# Why we should have $|\alpha|\leq N_K$ in the definition of distribution continuity?

In Wiki the definition of T is a continious distribution given by :$$T$$ is continuous distribution if and only if for every compact subset $$K$$ of $$U$$ there exists a positive constant $$C_K$$ and a non-negative integer $$N_K$$ such that:

$$|T(\phi)|\leq C_K\sup{|{\partial} ^{\alpha}\phi(x)| | x\in K,|\alpha|\leq N_K}$$ with $${\alpha}$$ is Multi-index , Now my question here is : Why we should have $$|\alpha|\leq N_K$$ to get a continuous distribution ?

This is exactly a somewhat formulaic description of the topology on test functions $$\mathcal D$$, (a strict colimit of Frechet spaces $$\mathcal D_K$$, test functions supported on compacts $$K$$). The colimit property exactly is that a continuous linear map $$T:\mathcal D\to V$$ for some other (locally convex) topological vector space is given by a (compatible in the obvious way) collection of continuous linear maps $$T_K:\mathcal D_K\to V$$.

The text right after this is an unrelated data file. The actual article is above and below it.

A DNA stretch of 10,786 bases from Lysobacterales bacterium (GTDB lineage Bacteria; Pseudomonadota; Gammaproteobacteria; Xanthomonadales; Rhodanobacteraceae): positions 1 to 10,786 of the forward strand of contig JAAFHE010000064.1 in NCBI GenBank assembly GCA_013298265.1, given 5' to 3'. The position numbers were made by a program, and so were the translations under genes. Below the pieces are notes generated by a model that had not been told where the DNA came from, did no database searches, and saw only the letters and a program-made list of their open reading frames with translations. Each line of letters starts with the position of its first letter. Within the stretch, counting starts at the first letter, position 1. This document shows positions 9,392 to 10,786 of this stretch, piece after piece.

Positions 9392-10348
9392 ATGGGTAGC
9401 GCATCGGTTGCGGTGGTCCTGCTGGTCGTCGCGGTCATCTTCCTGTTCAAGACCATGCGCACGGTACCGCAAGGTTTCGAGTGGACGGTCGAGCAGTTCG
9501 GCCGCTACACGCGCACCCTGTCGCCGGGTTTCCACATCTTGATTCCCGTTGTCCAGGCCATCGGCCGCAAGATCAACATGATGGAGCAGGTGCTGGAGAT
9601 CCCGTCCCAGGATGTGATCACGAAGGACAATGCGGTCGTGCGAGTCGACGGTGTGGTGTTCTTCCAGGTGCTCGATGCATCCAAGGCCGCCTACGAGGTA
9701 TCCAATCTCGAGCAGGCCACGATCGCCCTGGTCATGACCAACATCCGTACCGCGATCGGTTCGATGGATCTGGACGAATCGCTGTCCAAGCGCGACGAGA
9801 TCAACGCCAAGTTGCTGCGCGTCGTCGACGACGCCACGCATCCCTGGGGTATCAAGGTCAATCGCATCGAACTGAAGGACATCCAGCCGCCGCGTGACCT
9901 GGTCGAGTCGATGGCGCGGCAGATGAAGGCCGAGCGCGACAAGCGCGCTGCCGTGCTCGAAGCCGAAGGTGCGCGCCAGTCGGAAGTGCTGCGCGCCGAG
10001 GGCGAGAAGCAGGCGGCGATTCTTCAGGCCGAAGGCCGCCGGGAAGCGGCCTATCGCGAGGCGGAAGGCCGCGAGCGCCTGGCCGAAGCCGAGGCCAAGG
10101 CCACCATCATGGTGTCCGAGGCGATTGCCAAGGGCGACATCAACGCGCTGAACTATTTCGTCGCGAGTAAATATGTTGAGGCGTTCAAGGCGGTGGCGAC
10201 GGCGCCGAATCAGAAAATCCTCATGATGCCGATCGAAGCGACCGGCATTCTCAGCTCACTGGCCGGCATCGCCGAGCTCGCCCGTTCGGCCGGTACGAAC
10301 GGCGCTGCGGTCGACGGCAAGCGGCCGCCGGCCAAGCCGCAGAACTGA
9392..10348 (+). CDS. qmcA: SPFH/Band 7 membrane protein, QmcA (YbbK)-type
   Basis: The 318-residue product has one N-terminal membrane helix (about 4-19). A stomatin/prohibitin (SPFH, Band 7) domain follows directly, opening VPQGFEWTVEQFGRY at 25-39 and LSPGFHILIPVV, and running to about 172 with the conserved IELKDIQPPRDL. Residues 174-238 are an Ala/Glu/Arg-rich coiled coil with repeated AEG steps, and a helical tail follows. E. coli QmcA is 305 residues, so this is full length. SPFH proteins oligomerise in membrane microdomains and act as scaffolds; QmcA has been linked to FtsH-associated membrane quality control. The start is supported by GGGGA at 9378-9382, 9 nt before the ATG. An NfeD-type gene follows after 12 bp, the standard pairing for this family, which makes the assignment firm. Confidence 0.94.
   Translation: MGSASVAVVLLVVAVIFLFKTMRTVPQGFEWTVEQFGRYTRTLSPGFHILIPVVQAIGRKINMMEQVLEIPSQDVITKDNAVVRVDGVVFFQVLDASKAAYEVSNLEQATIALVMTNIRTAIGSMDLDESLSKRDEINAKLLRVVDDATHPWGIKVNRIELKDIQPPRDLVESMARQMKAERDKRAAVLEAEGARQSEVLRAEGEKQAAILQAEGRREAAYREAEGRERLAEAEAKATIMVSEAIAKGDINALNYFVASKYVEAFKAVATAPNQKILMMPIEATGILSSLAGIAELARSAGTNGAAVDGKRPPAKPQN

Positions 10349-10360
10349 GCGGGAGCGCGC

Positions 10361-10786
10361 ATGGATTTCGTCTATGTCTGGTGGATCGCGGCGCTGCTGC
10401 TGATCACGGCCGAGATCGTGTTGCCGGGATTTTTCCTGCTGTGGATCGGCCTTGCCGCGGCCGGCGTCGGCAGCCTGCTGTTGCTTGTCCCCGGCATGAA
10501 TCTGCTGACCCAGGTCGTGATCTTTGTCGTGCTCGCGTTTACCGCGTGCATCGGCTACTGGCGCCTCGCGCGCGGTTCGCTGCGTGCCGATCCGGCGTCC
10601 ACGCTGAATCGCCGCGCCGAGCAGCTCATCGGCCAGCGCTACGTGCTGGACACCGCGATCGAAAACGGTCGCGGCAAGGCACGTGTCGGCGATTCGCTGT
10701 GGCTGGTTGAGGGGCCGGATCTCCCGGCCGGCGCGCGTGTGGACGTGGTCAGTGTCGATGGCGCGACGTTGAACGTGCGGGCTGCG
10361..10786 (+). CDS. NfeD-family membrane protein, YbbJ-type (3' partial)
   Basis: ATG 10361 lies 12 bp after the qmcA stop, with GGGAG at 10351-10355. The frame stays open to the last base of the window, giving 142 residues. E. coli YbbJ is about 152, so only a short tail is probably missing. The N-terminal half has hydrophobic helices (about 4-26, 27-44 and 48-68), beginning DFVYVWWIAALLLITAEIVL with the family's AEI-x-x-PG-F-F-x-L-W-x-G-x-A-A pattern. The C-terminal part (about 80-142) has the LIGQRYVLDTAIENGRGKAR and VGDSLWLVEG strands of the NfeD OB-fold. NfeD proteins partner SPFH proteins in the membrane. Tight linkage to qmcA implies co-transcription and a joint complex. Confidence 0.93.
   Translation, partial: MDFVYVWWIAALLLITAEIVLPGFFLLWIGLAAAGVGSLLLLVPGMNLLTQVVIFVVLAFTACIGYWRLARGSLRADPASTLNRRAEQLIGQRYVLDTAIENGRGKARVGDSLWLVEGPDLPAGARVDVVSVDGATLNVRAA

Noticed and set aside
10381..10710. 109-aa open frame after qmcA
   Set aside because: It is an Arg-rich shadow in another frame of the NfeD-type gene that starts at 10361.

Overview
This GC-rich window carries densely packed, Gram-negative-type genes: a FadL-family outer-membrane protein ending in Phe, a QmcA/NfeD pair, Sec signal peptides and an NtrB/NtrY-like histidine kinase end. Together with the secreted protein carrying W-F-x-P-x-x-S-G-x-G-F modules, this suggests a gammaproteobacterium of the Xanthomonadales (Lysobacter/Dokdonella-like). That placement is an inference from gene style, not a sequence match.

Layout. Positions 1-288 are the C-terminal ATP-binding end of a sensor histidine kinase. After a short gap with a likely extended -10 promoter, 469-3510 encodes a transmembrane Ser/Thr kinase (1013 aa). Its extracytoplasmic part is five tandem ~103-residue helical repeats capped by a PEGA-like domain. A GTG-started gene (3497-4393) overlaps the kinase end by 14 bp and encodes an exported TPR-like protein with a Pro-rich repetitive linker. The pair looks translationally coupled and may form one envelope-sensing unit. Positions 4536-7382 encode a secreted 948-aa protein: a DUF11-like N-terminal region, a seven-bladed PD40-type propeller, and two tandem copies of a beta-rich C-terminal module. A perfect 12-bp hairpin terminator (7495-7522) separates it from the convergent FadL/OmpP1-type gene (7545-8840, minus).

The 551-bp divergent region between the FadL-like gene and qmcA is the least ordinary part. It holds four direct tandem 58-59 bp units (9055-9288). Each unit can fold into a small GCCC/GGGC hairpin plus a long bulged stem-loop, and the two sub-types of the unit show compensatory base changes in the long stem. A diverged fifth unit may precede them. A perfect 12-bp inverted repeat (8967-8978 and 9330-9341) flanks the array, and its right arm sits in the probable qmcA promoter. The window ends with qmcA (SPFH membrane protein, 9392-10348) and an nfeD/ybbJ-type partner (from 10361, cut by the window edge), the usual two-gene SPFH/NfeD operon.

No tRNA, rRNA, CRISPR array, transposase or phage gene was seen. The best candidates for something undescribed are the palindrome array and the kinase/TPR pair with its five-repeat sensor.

Thus, the issue of continuity is exactly about continuity on the Frechet "limitands" $$\mathcal D_K$$. These are (projective) limits of Banach spaces, namely, the completions of $$\mathcal D_K$$ with respect to the norms $$\nu_N(f)=\sup_{x\in K}\sup_{|\alpha|\le N} |f^{(\alpha)}(x)|$$. Why the latter? Because $$C^{(N)}(K)$$ is indeed complete, with this norm. That is, it is the "correct" topology to put on $$C^{(N)}(K)$$, and inevitably entails the (Frechet) limit topology on $$C^\infty(K)$$, etc.